From: Agence Global <firstname.lastname@example.org>
by Robert Dreyfuss
The hawks, neoconservatives, and Israeli hardliners are squealing, but theUnited States and Iran are set to talk. The talks will begin October 1,among Iran and the P5 + 1 -- the permanent members of the UN SecurityCouncil and Germany.
Mohammed ElBaradei, the outgoing head of the International Atomic EnergyAgency (IAEA), was ebullient, even as he urged Iran to "engagesubstantively with the agency," saying, "Addressing the concerns of theinternational community about Iran's future intentions is primarily amatter of confidence-building, which can only be achieved throughdialogue. I therefore welcome the offer of the US to initiate a dialoguewith Iran, without preconditions and on the basis of mutual respect."
That's exactly the right tone and message, and it underscores thatPresident Obama is doing precisely what he campaigned on, namely, to opena dialogue with Iran. It's an effort that began with his comments on Iranduring his inaugural address, his videotaped Nowruz message to Iran lastwinter, a pair of quiet messages to Ayatollah Ali Khamenei, Iran's Leader,and Obama's careful and balanced response to the post-election crisis overthe summer. Once started, the talks aren't likely to have a swiftconclusion, but the very fact that they're taking place will make itimpossible for hawks to argue successfully either for harsh, "crippling"sanctions on Iran or for a military attack.
That didn't stop Bibi Netanyahu, for one, from trying. Speaking toIsrael's foreign affairs and defense committee today, the Israeli leadersaid: "I believe that now is the time to start harsh sanctions againstIran -- if not now then when? These harsh sanctions can be effective. Ibelieve that the international community can act effectively. The Iranianregime is weak, the Iranian people would not rally around the regime ifthey felt for the first time that there was a danger to their regime --and this would be a new situation."
Netanyahu's belief in sanctions, harsh measures, and regime change wasechoed by John Hannah, the former top aide to Vice-President Cheney, whowrote an op-ed criticizing Obama for taking regime change off the table indealing with Iran. Hannah utterly ignored the fact that eight years ofanti-Iran, pro-regime change bombast from the Bush-Cheney administrationdid nothing but strengthen Iran's hawks, while Obama's softer,dialogue-centered approach to Iran helped boost the power of thereformists and their allies in Iranian politics. Indeed, it was preciselyObama's less belligerent tone that confused the Iranian hardliners,emboldened the liberals, reformists and pragmatists in Iran, and thereforedid more to create the conditions for "regime change" than anything thatBush, Cheney, and Hannah did.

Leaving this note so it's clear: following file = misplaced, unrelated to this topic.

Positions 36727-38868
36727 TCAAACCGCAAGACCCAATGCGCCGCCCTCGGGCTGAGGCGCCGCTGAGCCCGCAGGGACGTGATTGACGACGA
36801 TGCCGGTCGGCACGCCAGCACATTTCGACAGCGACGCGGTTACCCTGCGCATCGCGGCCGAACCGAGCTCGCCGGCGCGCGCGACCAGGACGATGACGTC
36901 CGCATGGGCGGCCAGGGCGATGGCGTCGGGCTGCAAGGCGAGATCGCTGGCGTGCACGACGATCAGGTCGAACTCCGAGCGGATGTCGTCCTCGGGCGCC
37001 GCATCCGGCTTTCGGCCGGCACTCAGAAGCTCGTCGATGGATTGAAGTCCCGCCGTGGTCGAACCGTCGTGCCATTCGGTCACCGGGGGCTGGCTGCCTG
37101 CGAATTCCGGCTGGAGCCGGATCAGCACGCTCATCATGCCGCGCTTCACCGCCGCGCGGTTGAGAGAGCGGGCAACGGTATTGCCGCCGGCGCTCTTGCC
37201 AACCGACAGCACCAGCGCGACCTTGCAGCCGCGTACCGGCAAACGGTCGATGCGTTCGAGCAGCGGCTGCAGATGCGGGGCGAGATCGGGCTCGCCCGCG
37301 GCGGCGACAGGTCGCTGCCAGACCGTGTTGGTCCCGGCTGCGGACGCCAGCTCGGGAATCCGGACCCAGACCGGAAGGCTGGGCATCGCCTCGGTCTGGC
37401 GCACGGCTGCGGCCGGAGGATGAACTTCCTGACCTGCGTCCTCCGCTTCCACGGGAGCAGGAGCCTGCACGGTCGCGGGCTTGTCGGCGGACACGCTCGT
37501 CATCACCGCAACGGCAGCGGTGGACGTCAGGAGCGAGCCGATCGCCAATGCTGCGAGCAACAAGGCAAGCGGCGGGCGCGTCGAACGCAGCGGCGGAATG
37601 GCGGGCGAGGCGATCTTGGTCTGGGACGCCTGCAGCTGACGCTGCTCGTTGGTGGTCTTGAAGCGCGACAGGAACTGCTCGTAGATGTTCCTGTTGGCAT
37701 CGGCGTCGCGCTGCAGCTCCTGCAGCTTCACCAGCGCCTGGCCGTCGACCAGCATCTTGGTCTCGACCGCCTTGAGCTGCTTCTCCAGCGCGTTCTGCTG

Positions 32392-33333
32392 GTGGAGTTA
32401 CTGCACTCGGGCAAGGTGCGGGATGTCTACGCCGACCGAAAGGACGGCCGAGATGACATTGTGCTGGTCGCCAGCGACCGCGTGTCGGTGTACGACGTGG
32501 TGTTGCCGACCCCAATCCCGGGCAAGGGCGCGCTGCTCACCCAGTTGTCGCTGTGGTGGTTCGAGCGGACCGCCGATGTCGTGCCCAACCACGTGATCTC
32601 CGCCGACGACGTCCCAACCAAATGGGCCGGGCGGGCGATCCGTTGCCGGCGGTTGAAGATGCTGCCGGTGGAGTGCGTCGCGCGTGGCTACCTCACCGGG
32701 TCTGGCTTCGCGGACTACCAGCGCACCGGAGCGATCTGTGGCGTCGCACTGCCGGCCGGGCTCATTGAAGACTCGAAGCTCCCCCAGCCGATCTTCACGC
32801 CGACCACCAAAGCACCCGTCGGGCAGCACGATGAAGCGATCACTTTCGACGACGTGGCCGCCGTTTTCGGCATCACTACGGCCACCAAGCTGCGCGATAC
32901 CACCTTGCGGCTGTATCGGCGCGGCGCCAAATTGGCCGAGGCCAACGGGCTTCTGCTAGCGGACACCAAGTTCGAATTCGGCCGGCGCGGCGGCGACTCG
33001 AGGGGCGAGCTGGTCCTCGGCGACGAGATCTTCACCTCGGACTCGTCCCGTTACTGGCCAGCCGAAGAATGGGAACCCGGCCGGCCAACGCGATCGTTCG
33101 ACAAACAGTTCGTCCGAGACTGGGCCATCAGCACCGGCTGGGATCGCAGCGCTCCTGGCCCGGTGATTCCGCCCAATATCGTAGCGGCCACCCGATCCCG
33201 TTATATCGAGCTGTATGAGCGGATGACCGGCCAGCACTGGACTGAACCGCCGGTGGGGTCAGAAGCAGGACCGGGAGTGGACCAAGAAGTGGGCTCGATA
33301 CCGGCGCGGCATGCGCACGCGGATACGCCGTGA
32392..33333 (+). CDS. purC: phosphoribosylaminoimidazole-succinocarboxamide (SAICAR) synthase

Hannah thinks that whatever happens in the talks, Obama had better becareful not to undermine the possibility that the regime might collapse."However engagement now unfolds, Obama should do nothing to undermine thishistoric opportunity."
Other, less temperate hawks have forthrightly condemned Iran's offer tonegotiate. The Weekly Standard ridiculed Iran's five-page statement onopening negotiations: "The Iranian response is a bad joke. It makes acomplete mockery of the situation."
And the churlish Washington Post, in an editorial written before theUnited States agreed to start talks with Iran, huffed that Iran's offer totalk was a "non-response" and complained that so far Obama has had noresults: "President Obama's offer of direct diplomacy evidently hasproduced no change in the stance taken by Iran during the George W. Bushadministration, when Tehran proposed discussing everything from stabilityin the Balkans to the development of Latin America with the United Statesand its allies -- but refused to consider even a temporary shutdown of itscentrifuges."
And the Post again brought up the importance of getting "tough" with Iranand pushing for sanctions, a la Netanyahu -- even though neither Russianor China will have anything to do with more sanctions. The Europeansdon't really want more sanctions either, though they say they do. AndVenezuela has offered to export whatever gasoline Iran needs if, in fact,the United States tries to impose a cut-off of refined petroleum productsimported by Iran.
We can only hope, now, that the United States and the rest of the P5 + 1will table an offer to Iran to allow Tehran to maintain its uraniumenrichment program, on its own soil, combined with a system of strongerinternational inspections. That's the end game: not regime change, not BigBad Wolf threats of military action, not Hillary Clinton-style "cripplingsanctions," not an Iran without uranium enrichment -- but an Iran that isushered into the age of peaceful use of nuclear energy, includingenrichment, in exchange for a comprehensive settlement.
Robert Dreyfuss is a contributing editor to The Nation magazine, and theauthor of Devil's Game: How the United States Helped UnleashFundamentalist Islam (Metropolitan).
Copyright © 2009 The Nation -- distributed by Agence Global
Submitted by goudarz on Mon, 09/14/2009 - 4:49pm.